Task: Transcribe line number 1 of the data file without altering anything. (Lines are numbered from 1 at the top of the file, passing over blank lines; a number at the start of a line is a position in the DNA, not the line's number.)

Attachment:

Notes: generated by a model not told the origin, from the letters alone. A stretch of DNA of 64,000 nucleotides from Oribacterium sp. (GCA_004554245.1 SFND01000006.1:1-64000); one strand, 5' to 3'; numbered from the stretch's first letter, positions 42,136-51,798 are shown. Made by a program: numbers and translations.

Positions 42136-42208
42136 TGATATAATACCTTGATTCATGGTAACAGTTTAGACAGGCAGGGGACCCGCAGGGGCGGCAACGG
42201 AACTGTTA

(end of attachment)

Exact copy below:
Notes: generated by a model not told the origin, from the letters alone. A stretch of DNA of 64,000 nucleotides from Oribacterium sp. (GCA_004554245.1 SFND01000006.1:1-64000); one strand, 5' to 3'; numbered from the stretch's first letter, positions 42,136-51,798 are shown. Made by a program: numbers and translations.